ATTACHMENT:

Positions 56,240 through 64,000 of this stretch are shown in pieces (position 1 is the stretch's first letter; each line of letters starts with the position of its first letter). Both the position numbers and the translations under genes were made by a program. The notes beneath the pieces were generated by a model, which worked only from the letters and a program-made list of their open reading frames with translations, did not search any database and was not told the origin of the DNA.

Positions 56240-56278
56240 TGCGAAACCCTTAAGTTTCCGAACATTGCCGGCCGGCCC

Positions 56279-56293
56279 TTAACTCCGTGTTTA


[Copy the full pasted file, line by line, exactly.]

Positions 56,240 through 64,000 of this stretch are shown in pieces (position 1 is the stretch's first letter; each line of letters starts with the position of its first letter). Both the position numbers and the translations under genes were made by a program. The notes beneath the pieces were generated by a model, which worked only from the letters and a program-made list of their open reading frames with translations, did not search any database and was not told the origin of the DNA.

Positions 56240-56278
56240 TGCGAAACCCTTAAGTTTCCGAACATTGCCGGCCGGCCC

Positions 56279-56293
56279 TTAACTCCGTGTTTA